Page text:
When choosing between two jobs, you need to research a little more about the culture at each workplace. You can ask your interviewer about it, or hear the current employees and of course check their profile on social media etc.

Find out what you're looking for (and be honest with yourself!) It's a teamwork culture, independence, flexibility or new challenges. Then choose the company where your personality matches best

4- Compare your two potential leaders

Have you ever heard people quit because of the manager, not companies? It's not quite next door. Your direct leader has a great influence on your experience - and everyday life in the workplace.

A bad leader can make you lose motivation or even want to stop. While a good leader will motivate you, and help you learn and grow. Making sure you have the right person over you is important, specially if you're new to the labor market.

Your manager can even act as a mentor figure leading you to your professional development. When choosing between two jobs, it's therefore important that you familiarize yourself with your potential new managers.

You might ask how they help new employee transition to the role or other mentors available. Or you can talk to current employees about their experiences with the manager (be aware that not everyone has the same expectations for a manager).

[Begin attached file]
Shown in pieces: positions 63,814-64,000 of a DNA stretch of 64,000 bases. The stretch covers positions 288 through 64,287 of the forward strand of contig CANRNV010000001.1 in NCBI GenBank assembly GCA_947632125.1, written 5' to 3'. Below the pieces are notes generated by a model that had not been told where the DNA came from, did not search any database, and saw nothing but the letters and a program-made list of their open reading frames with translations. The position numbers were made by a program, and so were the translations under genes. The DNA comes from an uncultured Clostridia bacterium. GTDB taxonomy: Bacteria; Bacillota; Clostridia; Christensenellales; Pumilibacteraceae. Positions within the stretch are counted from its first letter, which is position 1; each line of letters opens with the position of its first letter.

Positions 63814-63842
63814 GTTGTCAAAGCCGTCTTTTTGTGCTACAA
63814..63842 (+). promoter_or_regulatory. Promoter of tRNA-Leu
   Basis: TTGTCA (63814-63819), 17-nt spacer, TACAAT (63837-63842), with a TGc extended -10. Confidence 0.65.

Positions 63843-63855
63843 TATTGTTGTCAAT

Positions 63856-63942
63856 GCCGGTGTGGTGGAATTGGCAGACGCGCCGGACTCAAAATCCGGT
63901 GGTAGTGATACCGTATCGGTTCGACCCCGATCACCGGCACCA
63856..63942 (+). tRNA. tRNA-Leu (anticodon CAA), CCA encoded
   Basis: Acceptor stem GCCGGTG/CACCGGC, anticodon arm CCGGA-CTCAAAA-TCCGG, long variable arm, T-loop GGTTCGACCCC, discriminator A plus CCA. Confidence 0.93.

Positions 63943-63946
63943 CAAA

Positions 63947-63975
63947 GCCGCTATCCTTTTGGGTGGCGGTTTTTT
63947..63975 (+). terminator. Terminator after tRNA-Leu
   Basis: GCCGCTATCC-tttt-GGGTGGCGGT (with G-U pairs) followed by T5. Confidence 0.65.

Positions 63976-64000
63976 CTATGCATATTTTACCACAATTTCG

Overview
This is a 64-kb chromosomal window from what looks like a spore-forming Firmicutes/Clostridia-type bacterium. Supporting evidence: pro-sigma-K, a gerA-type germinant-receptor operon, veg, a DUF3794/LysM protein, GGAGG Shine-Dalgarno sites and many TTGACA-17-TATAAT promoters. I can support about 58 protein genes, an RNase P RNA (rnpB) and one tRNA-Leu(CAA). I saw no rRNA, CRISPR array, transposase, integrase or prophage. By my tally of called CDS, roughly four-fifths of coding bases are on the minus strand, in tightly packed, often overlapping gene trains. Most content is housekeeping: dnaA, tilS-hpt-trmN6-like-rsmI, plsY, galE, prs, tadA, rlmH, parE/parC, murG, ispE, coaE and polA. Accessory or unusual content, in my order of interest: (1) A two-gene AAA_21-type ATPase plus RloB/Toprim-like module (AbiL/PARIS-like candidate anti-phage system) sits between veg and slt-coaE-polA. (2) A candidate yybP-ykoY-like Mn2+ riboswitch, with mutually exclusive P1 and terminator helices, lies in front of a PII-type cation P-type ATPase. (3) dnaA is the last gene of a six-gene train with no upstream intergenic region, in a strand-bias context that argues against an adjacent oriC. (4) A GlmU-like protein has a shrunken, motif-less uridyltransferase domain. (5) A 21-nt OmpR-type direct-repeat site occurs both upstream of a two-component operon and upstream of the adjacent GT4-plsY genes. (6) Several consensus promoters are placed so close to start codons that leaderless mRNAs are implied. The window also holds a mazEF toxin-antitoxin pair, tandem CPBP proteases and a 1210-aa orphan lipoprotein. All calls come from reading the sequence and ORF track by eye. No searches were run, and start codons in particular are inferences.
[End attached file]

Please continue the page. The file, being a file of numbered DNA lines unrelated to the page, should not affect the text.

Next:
5- Imagine a typical day in each role

If it's still not obvious which one of the workplaces you should choose, it's probably because both positions have advantages and disadvantages.

One way to cut through the confusion is to set a typical day in each role. When you make your list, ask yourself these questions:

- What should I do every day?
- Who should I interact / work with?
- How to harmonize the job with my privacy and my family
- What is my commuting?
- How is my physical work environment, is there enough light / quiet / opportunity for movement etc.?
- What are my options for lunch?
Make 2 comparison lists - 1 for each position. Having everything printed out in front of you can help you see what you really weigh the most.

Consider all the details on a typical day of work. Close your eyes and imagine yourself going through the day. If the two jobs are the same in all other respects, your choice may be settled in a (perhaps) smaller detail, such as shorter commuting

6- Trust your intuition

Once you have done your research and your lists, you step back / sleep on it and check in with your inner voice. Ask yourself:

- Should my lists "push" me against a job or the other?
- What job excites me?
- What does my instinct tell me to do? Trust yourself! You know you and your work preferences better than anyone else. If friends or family encourage you to go against your desire, because an opportunity may seem more prestigious, but at the same time you know you would be happier with the alternative, trust yourself. It's you who has to work there.